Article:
[Update: I've gotten a quick, and much appreciated, email response from the President/CEO of Black Butte Ranch, Scott Huntsman. Great name for a guy who runs an outdoorsy outfit, by the way. I shared Scott's vegetarian-friendly message in the comments to the post. It's great to hear about plans to put some veggie options on the dinner menu. It'll be even greater to eat them.]
Long-time vegetarian that I am (forty of my sixty years), I clearly recognize the danger signs of ordering in a upper-scale restaurant that, for some inexplicable reason, has precisely zero dinner entrées that haven't walked or swum before appearing on a patron's plate.
My wife and I eat there regularly, since we are part owners of a forest service cabin in nearby Camp Sherman and visit the area monthly when the weather is nice (meaning, we skip late fall and winter).
Most recently -- yesterday -- our waitress (should I say "server" to be politically correct? nah) got a deer in the headlights look when she walked over to our table and I told her, "We're vegetarian and your menu isn't. But don't worry, we'll work something out with the chef, like we always do."
In 2006 I blogged about the same lack of vegetarian respect in "Black Butte Ranch Restaurant: We love you, but..." The love and the but were summarized in my first two paragraphs:
Sometimes tough love is needed. Straight talk. Telling it like it is. Black Butte Ranch Restaurant, my friend, you’ve got to get your serving-time act together. Plus, what you serve has got to include a decent vegetarian entrée.
Two “got to’s.” Not much to ask. You can handle it. Then we’ll keep coming back. We love looking out your floor to ceiling windows at snow-capped mountains, a meadow, grazing horses, geese on the pond. The atmosphere can’t be beat.
All still true: the view is wonderful; the vegetarian fare is sorely lacking. Come on, I realize that the Black Butte Ranch destination resort wants to convey a Western cowboy vibe.
But these days even cowboys (some of them at least) want a different dinner choice than "Grilled Cowboy Ribeye," "Herb Crusted Loin of Elk," "Smoked Pork Tenderloin," "Roasted Rack of Lamb," "Prime Rib of Beef," and the other choices that we skimmed over quickly before realizing that the menu looked to be as vegetarian-dismal as it was last time we ate there.
In the good old Black Butte Ranch restaurant days, circa 2003, I extolled the virtues of the Garden Plate:
Fresh off my palate, I can accurately describe the marvelous Garden Plate: soft tofu with a crisply breaded covering, nicely fried; a grilled portabello mushroom; asparagus; sweet tomato relish; yellow squash; zucchini—all immersed in a subtle sauce, accompanied by a just-right dipping sauce. As full as I am, it makes my mouth water to remember our meal of an hour ago.
The Garden Plate chef must be long gone. Because when the words "We're vegetarians" were uttered now in The Lodge Restaurant, the waitress responded with a blank stare.
Now, we have eaten in some pretty nice restaurants, a few of which have lacked a vegetarian entrée. Almost invariably the server tells us, "No problem. I'll ask the chef to make you something special."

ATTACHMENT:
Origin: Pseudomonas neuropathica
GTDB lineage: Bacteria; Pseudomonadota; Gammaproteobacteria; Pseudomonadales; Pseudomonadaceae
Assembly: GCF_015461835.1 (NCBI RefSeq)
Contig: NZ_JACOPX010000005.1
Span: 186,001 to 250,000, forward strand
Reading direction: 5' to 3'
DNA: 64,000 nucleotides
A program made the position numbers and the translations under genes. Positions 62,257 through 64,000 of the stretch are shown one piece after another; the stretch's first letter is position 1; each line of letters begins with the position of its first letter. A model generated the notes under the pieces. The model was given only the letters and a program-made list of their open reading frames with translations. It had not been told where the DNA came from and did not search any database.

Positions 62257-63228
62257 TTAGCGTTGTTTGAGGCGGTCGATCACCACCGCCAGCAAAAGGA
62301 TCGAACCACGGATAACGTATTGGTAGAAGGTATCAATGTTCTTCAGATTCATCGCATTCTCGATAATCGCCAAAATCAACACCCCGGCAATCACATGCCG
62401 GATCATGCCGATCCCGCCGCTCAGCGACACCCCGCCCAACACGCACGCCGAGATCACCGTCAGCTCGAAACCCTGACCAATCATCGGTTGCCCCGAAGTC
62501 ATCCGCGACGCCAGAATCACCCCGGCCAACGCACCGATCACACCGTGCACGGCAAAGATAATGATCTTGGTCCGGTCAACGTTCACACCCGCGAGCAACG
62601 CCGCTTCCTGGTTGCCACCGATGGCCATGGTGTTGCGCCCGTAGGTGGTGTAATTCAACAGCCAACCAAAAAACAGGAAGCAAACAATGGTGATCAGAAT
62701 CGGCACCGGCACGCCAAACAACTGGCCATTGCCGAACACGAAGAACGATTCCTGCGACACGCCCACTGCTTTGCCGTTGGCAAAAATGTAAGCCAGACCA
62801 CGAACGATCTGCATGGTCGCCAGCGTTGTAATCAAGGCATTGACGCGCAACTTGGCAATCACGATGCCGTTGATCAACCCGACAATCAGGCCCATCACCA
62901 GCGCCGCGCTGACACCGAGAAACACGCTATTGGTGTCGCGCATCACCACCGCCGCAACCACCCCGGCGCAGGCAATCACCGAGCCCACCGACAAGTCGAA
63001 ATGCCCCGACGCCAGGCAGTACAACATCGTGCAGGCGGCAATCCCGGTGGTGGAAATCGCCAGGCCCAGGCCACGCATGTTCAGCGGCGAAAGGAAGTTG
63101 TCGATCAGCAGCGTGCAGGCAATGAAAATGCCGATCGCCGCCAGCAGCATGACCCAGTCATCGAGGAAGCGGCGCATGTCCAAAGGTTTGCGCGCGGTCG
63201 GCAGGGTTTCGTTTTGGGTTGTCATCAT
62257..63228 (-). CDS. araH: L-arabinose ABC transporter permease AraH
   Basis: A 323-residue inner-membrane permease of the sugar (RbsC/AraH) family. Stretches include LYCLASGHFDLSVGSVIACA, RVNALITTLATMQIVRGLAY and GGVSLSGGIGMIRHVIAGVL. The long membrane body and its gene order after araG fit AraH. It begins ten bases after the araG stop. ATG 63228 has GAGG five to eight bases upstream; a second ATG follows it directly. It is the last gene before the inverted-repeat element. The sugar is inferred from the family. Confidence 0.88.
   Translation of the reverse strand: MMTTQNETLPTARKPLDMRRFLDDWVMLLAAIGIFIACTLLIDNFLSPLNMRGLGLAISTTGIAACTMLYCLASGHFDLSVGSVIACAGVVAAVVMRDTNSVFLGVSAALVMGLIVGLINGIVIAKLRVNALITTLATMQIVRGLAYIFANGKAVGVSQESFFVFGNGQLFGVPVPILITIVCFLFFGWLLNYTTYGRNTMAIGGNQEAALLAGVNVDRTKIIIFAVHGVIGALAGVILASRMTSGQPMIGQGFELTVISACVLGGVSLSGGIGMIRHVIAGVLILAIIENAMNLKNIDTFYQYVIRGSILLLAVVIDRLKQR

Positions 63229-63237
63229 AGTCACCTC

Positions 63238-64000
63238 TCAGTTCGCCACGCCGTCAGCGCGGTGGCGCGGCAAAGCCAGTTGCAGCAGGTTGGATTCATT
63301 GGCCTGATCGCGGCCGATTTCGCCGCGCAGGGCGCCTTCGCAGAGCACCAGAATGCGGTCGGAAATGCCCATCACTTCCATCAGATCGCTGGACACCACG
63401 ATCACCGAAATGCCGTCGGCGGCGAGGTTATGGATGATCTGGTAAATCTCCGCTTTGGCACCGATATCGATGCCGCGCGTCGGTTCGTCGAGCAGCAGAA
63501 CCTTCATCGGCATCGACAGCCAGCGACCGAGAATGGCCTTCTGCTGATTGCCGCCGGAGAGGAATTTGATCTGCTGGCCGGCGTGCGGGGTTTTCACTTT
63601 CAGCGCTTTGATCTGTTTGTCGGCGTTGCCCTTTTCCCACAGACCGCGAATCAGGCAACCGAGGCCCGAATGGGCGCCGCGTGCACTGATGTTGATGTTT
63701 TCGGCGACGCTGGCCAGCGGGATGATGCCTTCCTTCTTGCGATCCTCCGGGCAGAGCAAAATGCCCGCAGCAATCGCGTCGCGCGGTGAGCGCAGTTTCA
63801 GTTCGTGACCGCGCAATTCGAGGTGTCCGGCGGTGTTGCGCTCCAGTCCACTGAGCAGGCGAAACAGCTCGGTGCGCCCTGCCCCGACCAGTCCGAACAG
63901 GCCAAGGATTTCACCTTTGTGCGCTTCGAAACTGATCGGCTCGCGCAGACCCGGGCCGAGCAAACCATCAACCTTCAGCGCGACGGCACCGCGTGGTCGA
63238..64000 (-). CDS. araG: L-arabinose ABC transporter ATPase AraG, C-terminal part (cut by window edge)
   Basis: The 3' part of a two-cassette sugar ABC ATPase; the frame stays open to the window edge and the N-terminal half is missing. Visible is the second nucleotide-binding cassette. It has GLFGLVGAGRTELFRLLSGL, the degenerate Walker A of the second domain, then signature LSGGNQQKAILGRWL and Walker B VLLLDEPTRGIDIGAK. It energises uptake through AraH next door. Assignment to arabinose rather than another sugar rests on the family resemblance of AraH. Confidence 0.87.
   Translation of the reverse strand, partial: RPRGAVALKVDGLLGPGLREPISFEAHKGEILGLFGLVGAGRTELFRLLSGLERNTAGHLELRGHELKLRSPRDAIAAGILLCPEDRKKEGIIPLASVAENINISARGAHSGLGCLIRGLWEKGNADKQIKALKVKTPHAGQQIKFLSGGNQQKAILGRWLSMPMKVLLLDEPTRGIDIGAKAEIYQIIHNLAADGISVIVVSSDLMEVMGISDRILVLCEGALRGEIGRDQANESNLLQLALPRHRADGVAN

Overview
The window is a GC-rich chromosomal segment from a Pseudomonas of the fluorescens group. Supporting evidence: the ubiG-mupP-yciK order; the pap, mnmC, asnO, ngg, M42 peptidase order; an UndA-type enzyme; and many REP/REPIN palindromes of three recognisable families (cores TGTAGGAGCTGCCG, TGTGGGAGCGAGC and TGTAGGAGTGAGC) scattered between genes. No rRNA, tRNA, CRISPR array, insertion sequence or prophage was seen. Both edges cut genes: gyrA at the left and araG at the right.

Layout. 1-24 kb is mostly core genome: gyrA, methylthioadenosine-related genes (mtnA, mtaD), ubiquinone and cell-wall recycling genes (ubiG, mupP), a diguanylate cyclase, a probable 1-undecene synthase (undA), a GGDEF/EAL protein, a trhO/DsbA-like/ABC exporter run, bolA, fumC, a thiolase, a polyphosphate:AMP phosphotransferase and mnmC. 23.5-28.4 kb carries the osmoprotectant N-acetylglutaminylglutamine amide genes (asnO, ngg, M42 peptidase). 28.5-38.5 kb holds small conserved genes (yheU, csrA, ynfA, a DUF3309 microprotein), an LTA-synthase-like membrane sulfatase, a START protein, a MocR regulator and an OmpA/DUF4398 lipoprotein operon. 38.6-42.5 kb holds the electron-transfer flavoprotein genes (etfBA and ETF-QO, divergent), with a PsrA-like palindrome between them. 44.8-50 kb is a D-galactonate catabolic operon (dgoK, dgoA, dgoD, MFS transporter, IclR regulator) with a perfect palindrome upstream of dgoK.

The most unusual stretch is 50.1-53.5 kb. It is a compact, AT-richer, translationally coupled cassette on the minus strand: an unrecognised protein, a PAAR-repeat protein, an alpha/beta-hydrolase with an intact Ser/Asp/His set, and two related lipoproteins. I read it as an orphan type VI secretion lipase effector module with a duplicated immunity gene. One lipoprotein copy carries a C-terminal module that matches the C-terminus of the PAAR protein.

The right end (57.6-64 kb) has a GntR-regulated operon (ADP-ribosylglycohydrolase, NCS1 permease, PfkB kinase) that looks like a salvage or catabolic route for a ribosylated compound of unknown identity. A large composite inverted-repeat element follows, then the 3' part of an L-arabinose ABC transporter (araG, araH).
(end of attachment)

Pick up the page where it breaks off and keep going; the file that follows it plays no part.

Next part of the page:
Which, he or she usually does. Creatively. Deliciously.
In the West, as of 2000, about 4% of people are strict vegetarians. Not a lot. But not nothing. Does a restaurant want to eliminate 4% of the population from its potential clientele?
(In Oregon I bet the percentage of vegetarians is higher; it surely is in southern California, where my daughter lives, and where we've never gone out to eat without encountering a wonderful healthy veggie dish on the menu.)
I find it difficult to believe that The Lodge Restaurant never gets a request for a vegetarian dinner entrée. The servers and kitchen should be prepared to reply with the "No problem" that we've gotten at other high quality restaurants.
However, after we told the waitress that we didn't want to go the pasta and vegetables route that left us underwhelmed before, she left us to puzzle out our own dinner order by teasing out options from the side dishes on the menu.
On the positive side, we were charged $25 for our two "entrées" -- definitely the cheapest thing on the menu, if what we got had been on the menu.
I'll email a link to this blog post to the Black Butte Ranch manager, just as I've done with previous please, please, please entreaties to have at least one vegetarian option available at the restaurant.
I've never gotten a reply. Maybe this time will be different.
Mr. or Ms. Manager, as noted above our criticisms flow from love...of your entire destination resort, and of The Lodge Restaurant in particular.
We always enjoy visiting Black Butte Ranch. Along with other vegetarians, we'd just enjoy the resort more if you had a meatless entrée at the restaurant (how about bringing back the Garden Plate?).
After all, this is a destination resort.
It's seven miles to Camp Sherman, which has one restaurant (Kokanee Cafe) that also lacks a vegetarian dinner option. It's ten miles to Sisters, which has quite a few eating choices, but Black Butte Ranch is supposed to be a destination, not a place vegetarians have to flee from to eat dinner.
Have I convinced you to become more vegetarian friendly in The Lodge Restaurant, Mr. or Ms. Manager? I sure hope so.